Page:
Original Broadway Cast, 1982 (Columbia/Sony) (5 / 5) The most original musical of its decade is both a dazzling exercise in style and a heartfelt tale of a middle-aged man’s fear of maturity. Arthur Kopit’s book for Nine is based on the Fellini film masterpiece 8½, about a famous director who holes up in a chic spa to retreat from his chaotic private life while he struggles to come up with an idea for his next project. The show is a wild, dreamlike, Felliniesque carnival in which Guido Contini — creatively stalled, his marriage collapsing — is besieged by all of the women from his past and present. Presiding over this fantasia is Raul Julia, a suave and saturnine presence throughout. He’s witty in “Guido’s Song,” seductive in “Only With You,” full of self-loathing in “I Can’t Make This Movie.” And what women! As Guido’s sorrowful wife, Luisa, Karen Akers is superb, especially in the resigned “My Husband Makes Movies” and the furious “Be on Your Own.” Anita Morris as his lover, Carla, sizzles in “A Call From the Vatican.” Liliane Montevecchi as his skeptical producer, Liliane La Fleur, vivaciously recalls a world of old-fashioned entertainment in “Folies Bergeres.” Taina Elg, as his mother, delivers the lovely title tune. And Shelly Burch, as his muse Claudia, movingly delivers the soulful “Unusual Way.” Maury Yeston’s kaleidoscopic music and lyrics are by turns satirical, biting, sentimental, and romantic; each song shines in the hands of orchestrator Jonathan Tunick. The CD is considerably expanded from the original recording, with longer versions of several numbers and bonus tracks of Yeston performing three numbers from the show. — David Barbour
London Concert Cast, 1992 (JAY/TER) (5 / 5) This recording of Nine benefits from the intelligent, probing, well-sung Guido of Jonathan Pryce. With Elaine Paige as Claudia and Ann Crumb as Luisa, you can expect a certain amount of belting, but that’s in keeping with the expansive, rather grand work of conductor Timothy Higgs. The performance lacks some of the lightness and wit of the Broadway original but, thanks to the singers’ crystalline diction, this is the recording to go with if you really want to savor Yeston’s lyrics. Even the tongue-twisting “Germans at the Spa” is perfectly clear here, as is the notoriously difficult “Grand Canal” sequence that depicts Guido’s disastrous attempts to shoot a film about Casanova. It’s a robust and dramatic account of the score, quite the equal of the original recording. — D.B.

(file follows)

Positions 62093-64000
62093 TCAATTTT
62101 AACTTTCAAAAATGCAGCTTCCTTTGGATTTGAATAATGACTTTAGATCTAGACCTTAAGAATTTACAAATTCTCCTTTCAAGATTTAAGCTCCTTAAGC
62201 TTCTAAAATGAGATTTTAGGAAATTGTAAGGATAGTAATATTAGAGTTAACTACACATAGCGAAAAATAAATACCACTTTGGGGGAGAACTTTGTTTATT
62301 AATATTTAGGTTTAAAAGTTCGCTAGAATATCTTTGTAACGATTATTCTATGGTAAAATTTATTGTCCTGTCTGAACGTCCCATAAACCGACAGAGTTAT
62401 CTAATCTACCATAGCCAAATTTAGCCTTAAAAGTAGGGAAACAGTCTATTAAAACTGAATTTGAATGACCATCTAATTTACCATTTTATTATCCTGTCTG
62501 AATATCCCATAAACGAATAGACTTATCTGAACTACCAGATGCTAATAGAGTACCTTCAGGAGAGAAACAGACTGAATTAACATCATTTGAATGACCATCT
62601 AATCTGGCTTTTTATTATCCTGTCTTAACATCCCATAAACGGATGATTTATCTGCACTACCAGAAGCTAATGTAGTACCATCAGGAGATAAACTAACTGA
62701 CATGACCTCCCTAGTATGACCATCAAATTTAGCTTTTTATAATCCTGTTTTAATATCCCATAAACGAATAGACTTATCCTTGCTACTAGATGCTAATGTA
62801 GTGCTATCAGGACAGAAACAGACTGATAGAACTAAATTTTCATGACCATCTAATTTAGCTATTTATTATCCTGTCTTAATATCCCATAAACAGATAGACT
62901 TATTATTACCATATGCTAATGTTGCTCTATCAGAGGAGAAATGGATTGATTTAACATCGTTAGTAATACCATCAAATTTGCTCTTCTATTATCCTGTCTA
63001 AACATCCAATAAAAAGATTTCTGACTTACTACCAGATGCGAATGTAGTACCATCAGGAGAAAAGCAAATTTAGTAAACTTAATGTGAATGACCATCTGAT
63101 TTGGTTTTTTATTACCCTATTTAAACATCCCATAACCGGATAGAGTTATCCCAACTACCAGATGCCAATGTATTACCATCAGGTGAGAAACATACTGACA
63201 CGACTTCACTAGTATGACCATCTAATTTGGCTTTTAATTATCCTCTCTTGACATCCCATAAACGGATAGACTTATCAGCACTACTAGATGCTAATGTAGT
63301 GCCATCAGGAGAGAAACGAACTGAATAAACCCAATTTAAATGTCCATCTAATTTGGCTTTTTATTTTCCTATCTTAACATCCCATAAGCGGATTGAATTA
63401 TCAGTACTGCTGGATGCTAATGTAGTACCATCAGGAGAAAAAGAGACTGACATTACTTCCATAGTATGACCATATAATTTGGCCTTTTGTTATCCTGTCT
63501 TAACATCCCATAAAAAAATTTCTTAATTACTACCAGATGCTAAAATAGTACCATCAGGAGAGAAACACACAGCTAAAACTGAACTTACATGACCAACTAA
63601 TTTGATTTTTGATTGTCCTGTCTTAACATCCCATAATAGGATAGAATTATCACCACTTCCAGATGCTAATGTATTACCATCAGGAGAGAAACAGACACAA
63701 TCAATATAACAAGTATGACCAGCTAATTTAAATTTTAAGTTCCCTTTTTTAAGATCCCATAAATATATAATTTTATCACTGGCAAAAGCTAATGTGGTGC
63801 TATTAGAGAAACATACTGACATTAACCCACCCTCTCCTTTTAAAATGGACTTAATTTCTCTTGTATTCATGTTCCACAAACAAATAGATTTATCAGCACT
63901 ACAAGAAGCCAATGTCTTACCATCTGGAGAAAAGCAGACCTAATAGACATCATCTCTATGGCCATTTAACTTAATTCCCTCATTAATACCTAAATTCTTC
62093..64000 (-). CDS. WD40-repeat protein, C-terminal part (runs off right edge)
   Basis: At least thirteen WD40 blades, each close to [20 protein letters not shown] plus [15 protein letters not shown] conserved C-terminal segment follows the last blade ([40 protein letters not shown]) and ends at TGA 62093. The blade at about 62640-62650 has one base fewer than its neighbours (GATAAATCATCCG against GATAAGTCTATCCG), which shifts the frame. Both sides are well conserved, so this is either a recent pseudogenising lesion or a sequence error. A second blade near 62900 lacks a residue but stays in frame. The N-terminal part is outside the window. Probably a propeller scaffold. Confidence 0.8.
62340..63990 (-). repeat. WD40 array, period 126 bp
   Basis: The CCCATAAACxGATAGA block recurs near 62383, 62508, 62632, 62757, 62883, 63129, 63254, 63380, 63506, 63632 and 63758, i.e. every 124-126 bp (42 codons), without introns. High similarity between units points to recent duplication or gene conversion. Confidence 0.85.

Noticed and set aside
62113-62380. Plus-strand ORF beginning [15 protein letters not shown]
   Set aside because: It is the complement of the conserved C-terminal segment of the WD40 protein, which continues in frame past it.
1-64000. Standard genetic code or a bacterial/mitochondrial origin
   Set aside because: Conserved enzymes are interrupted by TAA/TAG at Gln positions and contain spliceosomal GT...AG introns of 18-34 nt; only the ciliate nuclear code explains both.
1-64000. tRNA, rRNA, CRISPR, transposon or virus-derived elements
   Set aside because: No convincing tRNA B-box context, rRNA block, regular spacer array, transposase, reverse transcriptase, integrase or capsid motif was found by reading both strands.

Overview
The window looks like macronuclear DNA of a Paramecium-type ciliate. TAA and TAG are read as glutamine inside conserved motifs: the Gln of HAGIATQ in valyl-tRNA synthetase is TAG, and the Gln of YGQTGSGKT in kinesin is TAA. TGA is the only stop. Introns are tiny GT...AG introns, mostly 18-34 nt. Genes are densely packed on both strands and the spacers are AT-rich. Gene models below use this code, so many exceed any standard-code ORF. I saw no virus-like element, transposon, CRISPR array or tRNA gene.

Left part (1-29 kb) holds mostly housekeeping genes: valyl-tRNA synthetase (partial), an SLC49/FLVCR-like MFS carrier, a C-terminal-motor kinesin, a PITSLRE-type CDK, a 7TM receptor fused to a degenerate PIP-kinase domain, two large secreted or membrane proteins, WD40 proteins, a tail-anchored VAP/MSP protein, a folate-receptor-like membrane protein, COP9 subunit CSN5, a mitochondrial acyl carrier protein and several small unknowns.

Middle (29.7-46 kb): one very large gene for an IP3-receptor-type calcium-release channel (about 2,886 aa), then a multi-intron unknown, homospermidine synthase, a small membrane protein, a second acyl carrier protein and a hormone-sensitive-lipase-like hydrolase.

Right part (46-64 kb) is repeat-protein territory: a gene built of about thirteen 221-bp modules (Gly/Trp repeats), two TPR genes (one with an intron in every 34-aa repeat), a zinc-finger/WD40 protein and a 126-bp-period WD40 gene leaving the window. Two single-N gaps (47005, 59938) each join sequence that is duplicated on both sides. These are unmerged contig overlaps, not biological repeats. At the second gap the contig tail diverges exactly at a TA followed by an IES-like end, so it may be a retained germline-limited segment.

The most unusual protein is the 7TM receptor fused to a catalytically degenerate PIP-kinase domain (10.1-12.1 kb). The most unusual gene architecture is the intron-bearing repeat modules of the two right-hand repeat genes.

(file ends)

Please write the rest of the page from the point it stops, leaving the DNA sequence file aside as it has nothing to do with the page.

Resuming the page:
Broadway Cast, 2003 (PS Classics) (4 / 5) Armed with considerable sex appeal and acting skills, along with a pleasing and expressive singing voice, Antonio Banderas had a triumph as Guido in the Broadway revival of Nine. Banderas’s accent is occasionally intrusive, but his boyish, tormented Guido is very effective. Overall, the recording is a little less strong than its predecessors. Mary Stuart Masterson’s Luisa is a tad prosaic, although she delivers a powerful “Be on Your Own.” As Carla, Jane Krakowski sounds sexy but not truly madcap. Chita Rivera is amusing but more than a little spurious as Liliane Lafleur. Laura Benanti is a lovely Claudia, and if her performance lacks the original’s humor, it does have intelligence and skill. Jonathan Tunick’s orchestrations were thinned out for this revival, and the disc omits “The Germans at the Spa” and “Waltz from Nine,” a haunting instrumental that usually follows Guido’s breakdown in “I Can’t Make This Movie.” — D.B.